Kettering, Ohio – Jill McGill stepped up to hit her bogey on the 18th green at the US Senior Women’s Open when Annika Sorenstam said, “No, no, no, Mark.” A confused McGill turned and asked why.
“He goes, ‘You’re going to win,'” McGill said. “I was, what? I really had no idea.”
McGill hadn’t won a trophy since 1994, and it was somewhat fitting that the winningest player in modern LPGA history was there to make sure McGill got her moment.
“I wanted to hug her,” Sorenstam said, “and say, ‘This is yours, so enjoy the moment, enjoy it and let me finish.’
McGill, 50, hit the airwaves with her Senior Women’s Open triumph, joining Arnold Palmer, Jack Nicklaus, Tiger Woods, Joan Carner and Carol Semple Thompson as the only players with three different USGA titles. McGill won the 1993 US Women’s Amateur Public Association.
“It’s been a really long time,” said McGill, who has never won as a pro. “I was always a bit frustrated that I couldn’t figure out how to do it. I’ve been a different person out there this week, really, in terms of just accepting hey, you’re making the best decision you can. You try to perform the best you can. That’s all you can do.”
On a day when no one came close at NCR Country Club, McGill shot an even-par 73 to finish at 3-under 289 for the tournament. Leta Lindley, another Senior Women’s Open rookie who won once on the LPGA, in 2008, finished one stroke back.
Lindley, who like McGill now works as a teaching professional, had husband Matt Plagmann back in the bag, just like before.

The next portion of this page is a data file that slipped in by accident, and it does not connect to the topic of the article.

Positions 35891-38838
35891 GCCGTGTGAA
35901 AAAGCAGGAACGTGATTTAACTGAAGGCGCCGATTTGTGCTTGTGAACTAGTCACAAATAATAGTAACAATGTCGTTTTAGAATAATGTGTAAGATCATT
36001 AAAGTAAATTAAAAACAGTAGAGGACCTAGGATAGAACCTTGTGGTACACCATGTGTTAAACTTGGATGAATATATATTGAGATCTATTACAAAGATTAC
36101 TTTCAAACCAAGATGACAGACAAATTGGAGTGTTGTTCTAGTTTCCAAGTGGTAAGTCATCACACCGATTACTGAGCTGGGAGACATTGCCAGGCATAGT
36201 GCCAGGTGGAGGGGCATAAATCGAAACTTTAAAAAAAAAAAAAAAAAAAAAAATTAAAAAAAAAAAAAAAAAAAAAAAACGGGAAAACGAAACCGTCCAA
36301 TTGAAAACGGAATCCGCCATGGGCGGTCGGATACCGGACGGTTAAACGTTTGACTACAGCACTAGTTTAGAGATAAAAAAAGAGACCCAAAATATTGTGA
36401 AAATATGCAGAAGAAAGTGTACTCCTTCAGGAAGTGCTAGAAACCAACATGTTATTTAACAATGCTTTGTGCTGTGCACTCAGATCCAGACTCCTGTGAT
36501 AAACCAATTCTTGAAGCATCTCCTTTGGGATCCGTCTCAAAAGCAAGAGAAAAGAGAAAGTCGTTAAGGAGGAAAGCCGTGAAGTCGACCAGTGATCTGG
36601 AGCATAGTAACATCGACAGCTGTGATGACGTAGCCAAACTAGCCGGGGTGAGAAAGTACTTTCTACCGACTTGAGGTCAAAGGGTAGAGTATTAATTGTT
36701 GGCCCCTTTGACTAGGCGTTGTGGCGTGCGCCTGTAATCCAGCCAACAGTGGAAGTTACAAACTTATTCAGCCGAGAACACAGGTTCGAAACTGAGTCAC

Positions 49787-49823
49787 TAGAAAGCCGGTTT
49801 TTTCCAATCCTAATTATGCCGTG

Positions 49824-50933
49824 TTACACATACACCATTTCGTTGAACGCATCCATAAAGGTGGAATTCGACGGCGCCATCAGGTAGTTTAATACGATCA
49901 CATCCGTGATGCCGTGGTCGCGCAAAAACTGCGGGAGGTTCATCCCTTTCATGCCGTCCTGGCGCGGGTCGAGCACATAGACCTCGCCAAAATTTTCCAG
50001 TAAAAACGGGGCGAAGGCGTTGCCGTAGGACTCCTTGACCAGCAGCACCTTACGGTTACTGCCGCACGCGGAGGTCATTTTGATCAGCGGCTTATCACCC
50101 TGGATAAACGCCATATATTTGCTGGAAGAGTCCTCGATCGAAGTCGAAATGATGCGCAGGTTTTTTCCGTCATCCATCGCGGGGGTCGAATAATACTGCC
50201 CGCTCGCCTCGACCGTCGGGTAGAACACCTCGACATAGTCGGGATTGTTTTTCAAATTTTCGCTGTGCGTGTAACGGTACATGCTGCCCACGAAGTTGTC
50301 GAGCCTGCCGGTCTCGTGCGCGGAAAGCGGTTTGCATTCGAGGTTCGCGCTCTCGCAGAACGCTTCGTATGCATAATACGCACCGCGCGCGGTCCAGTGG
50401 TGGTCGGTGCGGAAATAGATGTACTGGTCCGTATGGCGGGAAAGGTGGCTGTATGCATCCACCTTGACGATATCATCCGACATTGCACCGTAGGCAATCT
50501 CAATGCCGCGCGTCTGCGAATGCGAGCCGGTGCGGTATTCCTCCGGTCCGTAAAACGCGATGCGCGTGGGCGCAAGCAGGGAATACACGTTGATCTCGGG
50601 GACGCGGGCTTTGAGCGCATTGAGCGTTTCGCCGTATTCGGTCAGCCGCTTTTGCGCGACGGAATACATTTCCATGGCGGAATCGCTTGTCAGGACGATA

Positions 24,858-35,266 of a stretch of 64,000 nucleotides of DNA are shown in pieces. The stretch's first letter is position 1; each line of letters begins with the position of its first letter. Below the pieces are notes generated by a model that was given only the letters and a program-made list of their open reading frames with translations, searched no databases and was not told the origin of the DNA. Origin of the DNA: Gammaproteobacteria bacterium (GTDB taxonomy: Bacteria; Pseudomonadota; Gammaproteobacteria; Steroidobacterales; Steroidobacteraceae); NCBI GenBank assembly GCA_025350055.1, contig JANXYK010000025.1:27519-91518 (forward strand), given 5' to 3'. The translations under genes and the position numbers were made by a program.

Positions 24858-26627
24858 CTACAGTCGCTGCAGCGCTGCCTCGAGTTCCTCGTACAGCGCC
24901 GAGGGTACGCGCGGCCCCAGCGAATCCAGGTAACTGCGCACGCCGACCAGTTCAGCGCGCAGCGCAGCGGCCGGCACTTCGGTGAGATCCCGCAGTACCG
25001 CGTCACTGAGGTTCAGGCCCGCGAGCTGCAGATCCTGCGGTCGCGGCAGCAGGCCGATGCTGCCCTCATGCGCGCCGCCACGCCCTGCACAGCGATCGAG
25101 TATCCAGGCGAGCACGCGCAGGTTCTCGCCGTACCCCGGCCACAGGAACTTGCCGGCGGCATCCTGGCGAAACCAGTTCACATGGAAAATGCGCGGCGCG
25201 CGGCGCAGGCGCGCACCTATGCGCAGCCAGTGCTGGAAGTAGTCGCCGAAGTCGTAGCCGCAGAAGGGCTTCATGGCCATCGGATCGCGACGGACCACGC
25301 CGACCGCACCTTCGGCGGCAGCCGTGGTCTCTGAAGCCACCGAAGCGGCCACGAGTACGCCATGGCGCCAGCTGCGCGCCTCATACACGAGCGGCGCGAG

“It felt like we picked up where we left off,” he said, “and it was like putting on your favorite cozy sweater.”
While the rookies finished 1-2, it was three past champions—Laura Davies (2018), Helen Alfredsson (2019) and Annika Sorenstam (2021)—who entered the final round as favorites. Together they own 15 major LPGA titles.
For a while there, it looked like the sun might be Dame Laura Davies’ biggest threat. The 58-year-old felt shivery after bending over on the sixth hole and taking out an umbrella to try to beat the heat.
As Annika Sorenstam — perhaps the most consistent player in the history of the women’s game — carded a sensational 40 on the front nine and Helen Alfredsson shot a 39, Davies took a two-shot lead on the back nine.
Jill McGill tees off on the 17th hole during the final round at the 2022 US Senior Women’s Open at NCR Country Club (South Course) in Kettering, Ohio. (Photo: Jeff Haynes/USGA)
McGill shot even on the front and was within striking distance until Davis blew up the leaderboard with a devastating eight-for-four bogey at the par-4 12th. After hitting her drive left into the trees, Davies’ second shot bounced off a tree out of bounds and never recovered.
She looked devastated when she came in to meet the press after a closing 78 dropped her to sixth place.
“About as tough as I’ve ever known it, I think,” said Davis, who has battled a bruised Achilles since the AIG Women’s British Open.
Sorenstam birdied the first hole he faced with Davies and Alfredsson looking ready to put on a show. Instead, he hit the brakes. Sorenstam said she didn’t drive the ball well enough this week, but she really can’t pinpoint why. He only hit four fairways in the final round.